The Bill should provide for stronger enforcement mechanisms. In particular, the Bill should introduce “representative actions” under s189 DPA 2018 (Article 80.2 GDPR), and allow organisations to bring actions concerning potential breaches of the data protection regime without the need for an individual data subject. Such a mechanism would allow for close and continued scrutiny of the deployment of the application. .

In the absence of such collective redress systems, individuals may be prevented from seeking remedies or regulatory enforcement on their own, as:

  • the complexity of the contact tracing system and its functioning, as well as of the different roles played by a number of private and public bodies make the factual situation complex;
  • the nature of the contact tracing data (health data, intimate encounters), which could potentially expose private aspects of one’s own life;
  • the circumstance of certain individuals being part of a vulnerable group.

Further, there may be gaps in regulatory oversight, and the ability of the numerous supervisory bodies being involved in contact tracing to effectively cooperate and coordinate their efforts is yet to be tested. Therefore, representative actions could act as a line of defence against regulatory breaches, and make sure that Supervisory Authorities do not overlook or fail to take action against infringements.

Finally, legal aid and cost capping orders should be extended to challenges to ensure legal actions are not curtailed due to resource restrictions.


  • The Bill should provide for a representative action system, following the requirements of Article 80(2) GDPR;
  • Such measures should be supported by the extension of the following regulations:
    • Schedule 1 of the Legal Aid and Sentencing of Offenders Act 2012 should be extended to ensure legal aid is available under the Bill.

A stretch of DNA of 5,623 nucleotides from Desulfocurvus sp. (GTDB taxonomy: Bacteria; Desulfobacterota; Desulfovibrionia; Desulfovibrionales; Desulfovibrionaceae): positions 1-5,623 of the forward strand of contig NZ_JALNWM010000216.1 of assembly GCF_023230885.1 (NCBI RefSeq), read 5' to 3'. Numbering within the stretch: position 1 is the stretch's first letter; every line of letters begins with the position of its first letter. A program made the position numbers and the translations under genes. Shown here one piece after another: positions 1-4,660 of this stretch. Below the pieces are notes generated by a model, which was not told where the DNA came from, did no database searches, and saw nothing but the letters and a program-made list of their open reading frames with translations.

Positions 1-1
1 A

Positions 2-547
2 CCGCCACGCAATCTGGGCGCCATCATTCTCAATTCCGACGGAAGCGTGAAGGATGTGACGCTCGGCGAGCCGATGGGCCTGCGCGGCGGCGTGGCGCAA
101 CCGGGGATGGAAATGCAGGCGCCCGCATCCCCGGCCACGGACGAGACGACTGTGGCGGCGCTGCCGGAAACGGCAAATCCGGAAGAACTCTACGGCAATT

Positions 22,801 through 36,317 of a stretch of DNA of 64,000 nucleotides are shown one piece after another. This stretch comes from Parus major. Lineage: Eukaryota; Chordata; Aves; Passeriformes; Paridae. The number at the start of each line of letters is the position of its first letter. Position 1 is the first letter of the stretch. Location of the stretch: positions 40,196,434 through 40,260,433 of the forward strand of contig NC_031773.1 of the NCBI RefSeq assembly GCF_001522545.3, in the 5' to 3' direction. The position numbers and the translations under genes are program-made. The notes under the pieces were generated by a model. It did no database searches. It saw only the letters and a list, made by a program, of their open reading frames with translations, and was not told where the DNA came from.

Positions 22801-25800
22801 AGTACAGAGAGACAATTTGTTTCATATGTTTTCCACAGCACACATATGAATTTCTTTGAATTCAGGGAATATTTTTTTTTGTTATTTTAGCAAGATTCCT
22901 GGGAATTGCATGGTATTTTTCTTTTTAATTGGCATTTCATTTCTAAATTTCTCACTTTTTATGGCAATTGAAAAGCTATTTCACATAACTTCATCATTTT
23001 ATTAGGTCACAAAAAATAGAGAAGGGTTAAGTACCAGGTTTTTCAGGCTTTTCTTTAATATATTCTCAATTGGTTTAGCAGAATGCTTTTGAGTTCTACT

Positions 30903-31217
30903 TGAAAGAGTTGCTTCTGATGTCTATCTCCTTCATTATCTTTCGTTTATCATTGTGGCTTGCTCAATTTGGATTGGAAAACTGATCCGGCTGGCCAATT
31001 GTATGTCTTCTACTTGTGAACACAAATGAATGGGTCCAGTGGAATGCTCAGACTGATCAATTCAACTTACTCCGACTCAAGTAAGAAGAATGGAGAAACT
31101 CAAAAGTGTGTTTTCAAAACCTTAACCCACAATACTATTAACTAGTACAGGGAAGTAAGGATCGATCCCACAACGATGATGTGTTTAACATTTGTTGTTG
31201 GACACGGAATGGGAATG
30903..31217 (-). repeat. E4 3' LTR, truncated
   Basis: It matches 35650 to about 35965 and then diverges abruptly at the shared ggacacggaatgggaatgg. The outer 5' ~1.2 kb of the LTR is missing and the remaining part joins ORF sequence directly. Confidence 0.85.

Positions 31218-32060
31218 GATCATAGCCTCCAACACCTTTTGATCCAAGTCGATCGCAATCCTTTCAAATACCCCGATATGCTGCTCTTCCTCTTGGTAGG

• Cost capping orders under the Criminal Justice and Courts Act 2015 should be extended to the Bill, to ensure extended coverage of such CCOs including representative actions against private actors.
  • A committee of regulators that would allow for joint investigations between regulators in the model of the Regulatory Reform (Collaboration etc between Ombudsman) Order 2007. This committee should also act as a forum to encourage the sharing of best practice between regulators and support horizon scanning activity.

Proposed amendments

After section 7 (2) – insert

Section 7 (3)

In relation to the processing of personal data to which this Act applies a not-for-profit body, organisation or association organisation which meets the conditions set out below at (4) and (5), may, independently of a data subject’s authorisation, exercise the rights of a data subject under the independent complaints system established by the Commissioner if it considers that the rights of a data subject under the GDPR have been infringed as a result of the processing.

(4) The first condition is that the body or organisation, by virtue of its constitution or an enactment –

  1. is required (after payment of outgoings) to apply the whole of its income and any capital it expends for charitable or public purposes,
  2. is prohibited from directly or indirectly distributing amongst its members any part of its assets (otherwise than for charitable or public purposes), and